Study Reveals Response to Exercise is Key to Device Therapy for Patients with HFpEF
March 24, 2022 | 3 min. to read
A Northwestern Medicine-led study published in The Lancet suggests that some patients with the most common form of heart failure may benefit from a minimally invasive cardiac implant device called an atrial shunt. The study also offers new insight into the role that exercise plays in understanding, diagnosing and treating this type of heart failure.
Heart failure with preserved ejection fraction (HFpEF), also called diastolic heart failure, affects 3 million Americans. Despite being the most common type of heart failure in the United States, effective treatments remain elusive, leading to high morbidity and mortality.
“HFpEF makes up half of all heart failure cases, yet we have very limited treatment options,” says Sanjiv J. Shah, MD, the Neil J. Stone, MD, Professor of Medicine in the Division of Cardiology and lead author of the study. Dr. Shah is also the director of research at Bluhm Cardiovascular Institute and director of the Northwestern Medicine HFpEF Program.
“Most standard therapies for heart failure are ineffective for this condition, leaving a major unmet need for a large patient population,” says Dr. Shah.
This type of heart failure occurs when the left ventricle is unable to relax. This limits the amount of blood filling the heart, leading to build-up in the lungs and the body. The build-up in a patient’s lungs and body causes symptoms including shortness of breath, irregular heartbeat and exercise intolerance.
“While the overall trial was neutral, in our subgroup analyses we found that what happens in the heart and lungs during exercise is of prime importance in this type of heart failure,” says Dr. Shah, who served as the international principal investigator of the trial. “The normal response to exercise is relaxation of the blood vessels in the lungs. Patients with HFpEF who are able to relax the blood vessels in their lungs appear to do well with the device, whereas those whose blood vessels can’t relax appear to do worse when an atrial shunt is implanted.”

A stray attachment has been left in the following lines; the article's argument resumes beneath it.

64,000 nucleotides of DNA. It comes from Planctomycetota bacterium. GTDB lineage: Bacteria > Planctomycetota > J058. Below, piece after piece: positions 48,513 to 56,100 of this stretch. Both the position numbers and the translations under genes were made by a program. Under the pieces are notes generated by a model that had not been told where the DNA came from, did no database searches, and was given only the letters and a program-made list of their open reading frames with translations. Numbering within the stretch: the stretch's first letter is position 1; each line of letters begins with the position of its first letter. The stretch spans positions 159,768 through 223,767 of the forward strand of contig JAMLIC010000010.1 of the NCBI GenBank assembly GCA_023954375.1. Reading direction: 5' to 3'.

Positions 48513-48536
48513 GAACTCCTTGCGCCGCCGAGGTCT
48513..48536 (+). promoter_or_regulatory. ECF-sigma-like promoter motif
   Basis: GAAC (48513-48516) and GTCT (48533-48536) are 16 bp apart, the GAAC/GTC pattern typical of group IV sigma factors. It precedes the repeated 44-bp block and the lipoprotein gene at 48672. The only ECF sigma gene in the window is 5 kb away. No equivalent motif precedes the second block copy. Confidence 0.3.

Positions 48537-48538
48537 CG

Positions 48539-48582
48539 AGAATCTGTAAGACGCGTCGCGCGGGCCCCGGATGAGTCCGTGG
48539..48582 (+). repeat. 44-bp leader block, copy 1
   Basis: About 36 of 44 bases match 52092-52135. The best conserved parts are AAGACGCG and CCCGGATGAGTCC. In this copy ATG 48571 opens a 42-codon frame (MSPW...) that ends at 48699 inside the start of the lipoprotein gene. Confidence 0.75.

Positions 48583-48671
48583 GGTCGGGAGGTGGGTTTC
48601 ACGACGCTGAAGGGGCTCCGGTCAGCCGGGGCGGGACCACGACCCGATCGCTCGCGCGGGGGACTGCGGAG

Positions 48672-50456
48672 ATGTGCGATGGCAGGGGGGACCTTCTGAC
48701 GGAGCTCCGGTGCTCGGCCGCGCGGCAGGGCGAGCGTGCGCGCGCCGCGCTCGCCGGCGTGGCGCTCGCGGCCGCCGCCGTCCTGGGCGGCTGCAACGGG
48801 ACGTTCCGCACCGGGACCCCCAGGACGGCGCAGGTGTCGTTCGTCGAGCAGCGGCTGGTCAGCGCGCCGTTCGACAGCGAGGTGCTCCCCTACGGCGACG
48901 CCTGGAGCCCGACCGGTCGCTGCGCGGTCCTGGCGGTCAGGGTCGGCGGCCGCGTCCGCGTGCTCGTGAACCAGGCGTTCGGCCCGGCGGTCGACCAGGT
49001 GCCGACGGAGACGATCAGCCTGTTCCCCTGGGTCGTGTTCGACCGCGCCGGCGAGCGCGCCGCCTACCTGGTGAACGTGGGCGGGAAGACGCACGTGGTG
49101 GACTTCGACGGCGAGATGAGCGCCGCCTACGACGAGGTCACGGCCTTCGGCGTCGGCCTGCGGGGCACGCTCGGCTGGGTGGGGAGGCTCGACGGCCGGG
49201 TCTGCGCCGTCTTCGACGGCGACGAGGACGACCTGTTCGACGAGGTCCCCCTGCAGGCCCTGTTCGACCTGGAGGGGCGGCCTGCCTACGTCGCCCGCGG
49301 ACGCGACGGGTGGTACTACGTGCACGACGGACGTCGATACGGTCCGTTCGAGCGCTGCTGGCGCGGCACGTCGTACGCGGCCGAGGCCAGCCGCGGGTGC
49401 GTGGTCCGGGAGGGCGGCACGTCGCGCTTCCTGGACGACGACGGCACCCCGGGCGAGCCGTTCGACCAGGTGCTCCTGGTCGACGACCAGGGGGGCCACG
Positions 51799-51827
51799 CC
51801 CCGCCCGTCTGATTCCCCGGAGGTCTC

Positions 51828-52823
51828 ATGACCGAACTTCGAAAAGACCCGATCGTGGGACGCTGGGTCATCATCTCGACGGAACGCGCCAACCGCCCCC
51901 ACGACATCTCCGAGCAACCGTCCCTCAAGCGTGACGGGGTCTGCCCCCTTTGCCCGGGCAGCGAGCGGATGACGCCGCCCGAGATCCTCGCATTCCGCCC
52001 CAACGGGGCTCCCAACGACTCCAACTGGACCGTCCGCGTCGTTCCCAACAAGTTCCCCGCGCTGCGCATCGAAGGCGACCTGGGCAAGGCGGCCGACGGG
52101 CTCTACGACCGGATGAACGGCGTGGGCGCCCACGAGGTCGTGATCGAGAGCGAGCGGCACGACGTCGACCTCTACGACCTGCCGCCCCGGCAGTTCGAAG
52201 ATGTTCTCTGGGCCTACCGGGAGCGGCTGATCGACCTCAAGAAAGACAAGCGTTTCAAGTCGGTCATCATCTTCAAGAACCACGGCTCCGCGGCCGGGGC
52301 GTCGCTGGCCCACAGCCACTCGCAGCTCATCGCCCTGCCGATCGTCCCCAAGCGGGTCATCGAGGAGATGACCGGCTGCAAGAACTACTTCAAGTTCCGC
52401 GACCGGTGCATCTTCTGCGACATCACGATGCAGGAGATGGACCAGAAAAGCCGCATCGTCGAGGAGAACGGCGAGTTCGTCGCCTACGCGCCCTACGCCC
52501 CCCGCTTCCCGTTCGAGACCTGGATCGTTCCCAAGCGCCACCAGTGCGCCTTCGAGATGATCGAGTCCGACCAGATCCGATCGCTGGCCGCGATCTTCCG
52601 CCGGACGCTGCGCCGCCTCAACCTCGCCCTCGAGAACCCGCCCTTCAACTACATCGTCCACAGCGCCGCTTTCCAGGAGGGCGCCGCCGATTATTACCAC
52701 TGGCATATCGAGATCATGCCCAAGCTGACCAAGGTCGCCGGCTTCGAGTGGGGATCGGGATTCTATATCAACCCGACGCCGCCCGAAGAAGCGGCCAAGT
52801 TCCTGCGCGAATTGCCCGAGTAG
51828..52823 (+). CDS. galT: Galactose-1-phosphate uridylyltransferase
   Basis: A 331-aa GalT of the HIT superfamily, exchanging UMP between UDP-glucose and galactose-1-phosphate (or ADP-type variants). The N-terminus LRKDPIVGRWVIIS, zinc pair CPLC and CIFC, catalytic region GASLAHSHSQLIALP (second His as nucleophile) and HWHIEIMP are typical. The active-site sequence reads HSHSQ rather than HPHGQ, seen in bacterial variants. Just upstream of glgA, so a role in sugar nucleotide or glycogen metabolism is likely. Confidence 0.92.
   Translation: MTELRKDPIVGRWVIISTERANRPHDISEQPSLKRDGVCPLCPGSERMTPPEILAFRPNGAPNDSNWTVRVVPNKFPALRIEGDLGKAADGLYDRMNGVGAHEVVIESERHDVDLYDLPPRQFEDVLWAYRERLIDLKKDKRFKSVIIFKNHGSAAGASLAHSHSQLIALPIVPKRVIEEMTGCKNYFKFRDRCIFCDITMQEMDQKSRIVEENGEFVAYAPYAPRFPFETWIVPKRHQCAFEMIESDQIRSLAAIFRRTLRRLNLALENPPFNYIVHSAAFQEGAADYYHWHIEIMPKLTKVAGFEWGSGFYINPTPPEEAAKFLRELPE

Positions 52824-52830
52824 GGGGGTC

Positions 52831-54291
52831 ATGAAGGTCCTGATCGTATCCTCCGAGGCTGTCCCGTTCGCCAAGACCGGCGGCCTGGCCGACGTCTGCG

An atrial shunt is placed through a catheter, creating a small hole between the left and right atria and allowing blood to flow from the stiff left atrium to the normal right atrium, potentially lowering pressure in the left atrium and reducing the symptoms of HFpEF. The procedure is minimally invasive, low-risk and patients are able to go home the next day.
“What we saw in this study is encouraging and suggests that future clinical trials should specifically investigate the subgroup of patients with HFpEF whose pulmonary blood vessels respond normally to exercise,” says Dr. Shah. “If future trials validate what we found, the potential is enormous. This subgroup comprises two-thirds of people with this type of heart failure — that is 2 million people who could benefit from this innovative therapy. This simple, one-time procedure could reduce hospitalizations and significantly improve quality of life.”
While cardiovascular conditions such as coronary artery disease are routinely diagnosed with exercise testing, clinical assessment for HFpEF is done at rest — something that Dr. Shah hopes will change following this trial.
“This has potential to change the way we evaluate patients with this condition and should guide how future clinical trials are conducted and the criteria for enrollment,” says Dr. Shah.